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Re: SSTC does 10 foot sparks
Original poster: "john cooper" <tesla-at-tesla-coil-dot-com>
Very intersting stuff, how do we agree on a baseline or procedure for
energy in/energy out measurements? Or am I asking too much? I'd be most
interested in someone describing and identifying the equipment/measurement
techinques necessary, then we can either follow those procedures or 'wave
our dix in the air' claiming whatever.
---------- Original Message ----------------------------------
From: "Tesla list" <tesla-at-pupman-dot-com>
Date: Sun, 20 Jun 2004 17:03:02 -0600
>Original poster: Sean Taylor <sstaylor-at-uiuc.edu>
>I'm sure there will be many people replying to this, so I'll keep it as
>short as possible :-)
>>I agree you cannot "get more average power out than what is coming in".
>>However, it is very possible to get much more pulse power out than average
>I completely agree, this is the whole thing with capacitor discharges, you
>can charge them at a low rate, and discharge much faster to create high
>peak currents. This concept is used all over the place in technology.
> With Steve's TC it appears that the average power in is about
>>watts and the pulse power out is about 300 KW giving a power gain of 62.5 .
>The concept of "power gain" is a VERY misleading one. Power is DEFINED as
>energy transfer per unit time, so by definition when comparing two powers,
>unless otherwise stated, you are comparing a total power transfer. The
>difference is when you consider peak power, which is the instantaneous RATE
>of energy transfer.
>>With a potential power output of 300 KW it is obvious that a very
>>long spark would be possible depending on the TC design. That is why using
>>power instead of energy units is not good for rating Tesla coils. It can
>>exagerate the output possibilities of a coil so you have to be very specific
>>about the input conditions.. If you use energy units you will not have this
>>type of problem. The energy output units will always be less than the input
>Not necesarily true. Energy output at a chosen time (perhaps between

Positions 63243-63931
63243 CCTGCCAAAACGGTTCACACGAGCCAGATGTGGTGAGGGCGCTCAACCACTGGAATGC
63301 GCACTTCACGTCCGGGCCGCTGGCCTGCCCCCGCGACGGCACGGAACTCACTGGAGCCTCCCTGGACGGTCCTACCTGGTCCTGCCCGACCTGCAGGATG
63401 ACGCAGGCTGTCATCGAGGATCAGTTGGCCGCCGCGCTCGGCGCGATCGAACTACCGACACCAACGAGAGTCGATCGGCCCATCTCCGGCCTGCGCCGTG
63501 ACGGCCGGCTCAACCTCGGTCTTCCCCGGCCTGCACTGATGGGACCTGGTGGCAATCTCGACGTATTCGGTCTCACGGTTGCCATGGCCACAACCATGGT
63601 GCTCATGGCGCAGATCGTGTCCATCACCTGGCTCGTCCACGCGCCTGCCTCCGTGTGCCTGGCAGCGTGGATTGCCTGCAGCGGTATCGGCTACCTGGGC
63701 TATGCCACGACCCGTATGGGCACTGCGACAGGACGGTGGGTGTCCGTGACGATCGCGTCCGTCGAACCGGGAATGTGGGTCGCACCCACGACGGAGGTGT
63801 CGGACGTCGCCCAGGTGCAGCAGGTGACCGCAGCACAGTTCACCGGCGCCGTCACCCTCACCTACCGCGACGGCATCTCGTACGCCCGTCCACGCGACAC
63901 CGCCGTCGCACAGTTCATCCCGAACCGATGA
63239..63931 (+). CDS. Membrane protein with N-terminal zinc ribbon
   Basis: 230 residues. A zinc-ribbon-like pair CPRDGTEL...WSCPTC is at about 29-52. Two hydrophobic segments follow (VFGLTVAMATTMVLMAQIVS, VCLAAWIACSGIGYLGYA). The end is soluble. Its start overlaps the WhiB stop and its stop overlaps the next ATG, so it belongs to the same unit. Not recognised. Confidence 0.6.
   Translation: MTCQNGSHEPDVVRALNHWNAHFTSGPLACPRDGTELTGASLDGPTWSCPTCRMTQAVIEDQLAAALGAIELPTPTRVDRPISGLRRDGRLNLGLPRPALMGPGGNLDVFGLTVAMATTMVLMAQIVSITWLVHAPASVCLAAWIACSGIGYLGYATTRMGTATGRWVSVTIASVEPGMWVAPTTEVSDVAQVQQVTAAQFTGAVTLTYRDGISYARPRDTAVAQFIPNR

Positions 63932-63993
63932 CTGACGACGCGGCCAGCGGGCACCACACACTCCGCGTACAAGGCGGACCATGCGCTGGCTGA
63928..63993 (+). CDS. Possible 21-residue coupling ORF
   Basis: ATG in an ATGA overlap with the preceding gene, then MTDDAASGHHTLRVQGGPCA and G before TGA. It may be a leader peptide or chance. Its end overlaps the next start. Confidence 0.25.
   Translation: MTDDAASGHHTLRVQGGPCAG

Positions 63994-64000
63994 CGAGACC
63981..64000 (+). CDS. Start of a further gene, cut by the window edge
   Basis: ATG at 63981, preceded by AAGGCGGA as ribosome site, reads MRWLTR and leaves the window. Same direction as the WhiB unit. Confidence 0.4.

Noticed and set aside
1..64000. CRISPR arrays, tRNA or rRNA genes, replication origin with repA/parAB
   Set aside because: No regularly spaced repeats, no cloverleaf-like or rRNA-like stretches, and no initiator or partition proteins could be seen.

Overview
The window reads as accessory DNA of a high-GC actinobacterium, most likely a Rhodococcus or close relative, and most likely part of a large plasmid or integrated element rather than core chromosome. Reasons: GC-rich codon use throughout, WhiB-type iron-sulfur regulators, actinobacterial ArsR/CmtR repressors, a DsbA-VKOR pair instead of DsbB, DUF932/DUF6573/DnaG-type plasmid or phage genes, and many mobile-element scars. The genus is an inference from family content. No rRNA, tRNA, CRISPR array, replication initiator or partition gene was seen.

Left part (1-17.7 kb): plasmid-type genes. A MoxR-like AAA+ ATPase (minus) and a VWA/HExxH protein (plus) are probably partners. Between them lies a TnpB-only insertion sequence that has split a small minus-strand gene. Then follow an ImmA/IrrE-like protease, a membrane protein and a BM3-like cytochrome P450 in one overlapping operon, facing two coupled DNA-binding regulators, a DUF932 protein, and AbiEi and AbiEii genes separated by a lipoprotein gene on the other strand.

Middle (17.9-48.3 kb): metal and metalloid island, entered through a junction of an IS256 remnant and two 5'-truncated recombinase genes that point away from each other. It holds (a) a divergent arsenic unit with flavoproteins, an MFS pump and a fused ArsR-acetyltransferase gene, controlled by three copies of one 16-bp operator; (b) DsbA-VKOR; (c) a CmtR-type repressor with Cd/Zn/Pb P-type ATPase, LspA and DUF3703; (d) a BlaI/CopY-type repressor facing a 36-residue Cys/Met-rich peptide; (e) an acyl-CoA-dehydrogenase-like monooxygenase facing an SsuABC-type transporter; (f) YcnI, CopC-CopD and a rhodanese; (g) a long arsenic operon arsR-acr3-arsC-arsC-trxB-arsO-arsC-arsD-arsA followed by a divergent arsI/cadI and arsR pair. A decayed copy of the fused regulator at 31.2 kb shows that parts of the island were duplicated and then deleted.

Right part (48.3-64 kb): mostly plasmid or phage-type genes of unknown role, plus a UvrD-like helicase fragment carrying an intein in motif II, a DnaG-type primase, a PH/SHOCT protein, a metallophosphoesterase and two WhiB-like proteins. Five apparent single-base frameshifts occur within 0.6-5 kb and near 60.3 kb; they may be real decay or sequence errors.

>bangs) will be much less, about 0, than the input energy. Also, saying
>input or output energy entails energy transfer, implying a rate, not just a
>quantity of energy. With any sort of energy storage device, energy in and
>out can be very different from each other.
>>"Peak power out will be larger than peak power in" is another example of the
>>confusion caused by using power with Tesla coils.
>I wouldn't call this a confusion so much as a difference of measurement
> "Peak power out"
>>larger than "peak power in" unless there is a time difference between the
>Peak power out and peak power in can be very different, and either one can
>be greater than the other. I think what you mean by "unless there is a
>time difference . . . " is that the total time that the power is measured
>over is different for the input and output. You can have a single spike of
>power at say 10W, and measure for however long you want, and still only
>have a 10W peak, the time doesn't matter. I think you are confusing
>integrating over the two times (yielding energy) rather than recording the
>peak power transfer.
> This means bringing in time into the process which gets
>>into an energy process.
>Not really, depending on how you use the time. Dividing by time will give
>an average power transferred per time, multiplying/integrating will give
>you an amount of energy transferred.
> It would be preferable to say that "Peak power
>>will be larger than average power in". This still requires more
>>explanation. The time period involved in the output vs the time period
>>involved in the input. And we are back again into energy out vs energy in.
>A peak power is an instantaneous event, there is no measurement over time
>for the peak. It happens, and it's over with, there is no amount of time
>that matters. The time that energy is being transferred overall may be
>(and will be) different between the input and output, but this is not a
>concern for peak power measurements, and is the whole essence of power
>storage devices/pulse discharges. It's why a TC works!
>>Note that when using average power that you are adding time to the power
>>units which brings you into the energy unit solution. This has caused great
>>confusion for coilers in the past. Average power is actually energy because
>>you have to use time to find the average power.
>Again, see above, just because you use time doesn't mean you get energy.